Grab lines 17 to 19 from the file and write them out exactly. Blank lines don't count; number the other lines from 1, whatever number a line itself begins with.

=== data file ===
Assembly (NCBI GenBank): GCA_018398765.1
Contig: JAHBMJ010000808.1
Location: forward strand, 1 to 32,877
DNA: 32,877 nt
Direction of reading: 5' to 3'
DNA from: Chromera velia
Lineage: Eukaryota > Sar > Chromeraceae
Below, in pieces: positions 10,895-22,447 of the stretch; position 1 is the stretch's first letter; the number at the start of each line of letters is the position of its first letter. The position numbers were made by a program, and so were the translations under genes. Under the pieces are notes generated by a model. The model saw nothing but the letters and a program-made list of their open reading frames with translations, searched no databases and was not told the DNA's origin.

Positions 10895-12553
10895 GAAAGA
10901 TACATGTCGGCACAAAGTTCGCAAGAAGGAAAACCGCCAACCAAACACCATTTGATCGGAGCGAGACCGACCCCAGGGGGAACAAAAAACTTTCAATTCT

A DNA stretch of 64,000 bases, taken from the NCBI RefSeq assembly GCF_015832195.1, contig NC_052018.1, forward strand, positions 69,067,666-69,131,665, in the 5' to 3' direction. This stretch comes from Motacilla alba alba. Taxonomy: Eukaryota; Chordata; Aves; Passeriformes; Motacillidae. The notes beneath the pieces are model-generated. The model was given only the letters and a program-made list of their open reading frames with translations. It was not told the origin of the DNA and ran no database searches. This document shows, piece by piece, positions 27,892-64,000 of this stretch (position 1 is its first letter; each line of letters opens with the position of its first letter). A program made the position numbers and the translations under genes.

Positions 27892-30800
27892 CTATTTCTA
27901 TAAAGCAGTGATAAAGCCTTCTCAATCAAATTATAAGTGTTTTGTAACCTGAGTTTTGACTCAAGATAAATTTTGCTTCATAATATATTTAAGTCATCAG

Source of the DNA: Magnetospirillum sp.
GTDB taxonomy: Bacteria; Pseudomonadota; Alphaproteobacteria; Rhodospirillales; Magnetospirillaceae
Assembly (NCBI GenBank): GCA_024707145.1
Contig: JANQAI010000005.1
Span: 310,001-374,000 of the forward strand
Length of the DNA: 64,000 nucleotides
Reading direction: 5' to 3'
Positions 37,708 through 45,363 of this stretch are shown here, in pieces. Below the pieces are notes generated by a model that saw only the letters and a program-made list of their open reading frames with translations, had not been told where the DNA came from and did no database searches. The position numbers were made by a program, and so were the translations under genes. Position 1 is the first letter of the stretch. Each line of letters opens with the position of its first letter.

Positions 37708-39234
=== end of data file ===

GTDB taxonomy: Bacteria; Pseudomonadota; Alphaproteobacteria; Rhodospirillales; Magnetospirillaceae
Assembly (NCBI GenBank): GCA_024707145.1
Contig: JANQAI010000005.1